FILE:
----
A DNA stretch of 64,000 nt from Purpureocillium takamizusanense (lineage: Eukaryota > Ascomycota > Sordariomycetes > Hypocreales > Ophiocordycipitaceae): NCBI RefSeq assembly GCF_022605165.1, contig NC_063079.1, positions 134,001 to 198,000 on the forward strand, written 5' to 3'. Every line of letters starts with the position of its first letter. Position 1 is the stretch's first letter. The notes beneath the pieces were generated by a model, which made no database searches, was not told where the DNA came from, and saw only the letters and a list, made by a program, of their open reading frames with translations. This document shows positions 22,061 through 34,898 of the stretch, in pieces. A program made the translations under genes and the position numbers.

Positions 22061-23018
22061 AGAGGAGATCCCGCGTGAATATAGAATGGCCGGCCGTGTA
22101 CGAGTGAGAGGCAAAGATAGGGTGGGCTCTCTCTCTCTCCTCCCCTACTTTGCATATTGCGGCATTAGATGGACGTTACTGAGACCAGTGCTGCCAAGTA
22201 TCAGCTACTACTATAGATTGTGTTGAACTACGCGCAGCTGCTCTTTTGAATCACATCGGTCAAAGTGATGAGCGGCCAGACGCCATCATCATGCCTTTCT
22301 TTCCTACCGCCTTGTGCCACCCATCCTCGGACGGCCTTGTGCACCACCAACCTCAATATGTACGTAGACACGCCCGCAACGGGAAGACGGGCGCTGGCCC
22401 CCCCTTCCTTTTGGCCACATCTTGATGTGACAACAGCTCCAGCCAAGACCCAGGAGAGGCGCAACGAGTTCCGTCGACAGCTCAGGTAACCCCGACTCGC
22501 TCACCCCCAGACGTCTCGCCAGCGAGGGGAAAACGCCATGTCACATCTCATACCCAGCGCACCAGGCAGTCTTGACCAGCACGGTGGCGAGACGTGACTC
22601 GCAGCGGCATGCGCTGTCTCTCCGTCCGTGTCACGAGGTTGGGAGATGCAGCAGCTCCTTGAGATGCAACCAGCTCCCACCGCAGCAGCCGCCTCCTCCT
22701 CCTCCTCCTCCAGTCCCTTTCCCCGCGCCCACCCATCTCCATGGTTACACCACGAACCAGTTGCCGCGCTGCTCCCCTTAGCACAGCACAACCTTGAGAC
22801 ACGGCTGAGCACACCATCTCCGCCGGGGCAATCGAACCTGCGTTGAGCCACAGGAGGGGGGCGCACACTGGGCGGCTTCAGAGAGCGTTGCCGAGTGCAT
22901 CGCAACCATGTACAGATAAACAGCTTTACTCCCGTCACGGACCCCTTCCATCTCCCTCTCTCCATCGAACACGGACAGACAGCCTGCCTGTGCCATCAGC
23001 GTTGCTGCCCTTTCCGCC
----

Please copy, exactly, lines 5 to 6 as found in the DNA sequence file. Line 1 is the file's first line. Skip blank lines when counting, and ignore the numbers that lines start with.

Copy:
22201 TCAGCTACTACTATAGATTGTGTTGAACTACGCGCAGCTGCTCTTTTGAATCACATCGGTCAAAGTGATGAGCGGCCAGACGCCATCATCATGCCTTTCT
22301 TTCCTACCGCCTTGTGCCACCCATCCTCGGACGGCCTTGTGCACCACCAACCTCAATATGTACGTAGACACGCCCGCAACGGGAAGACGGGCGCTGGCCC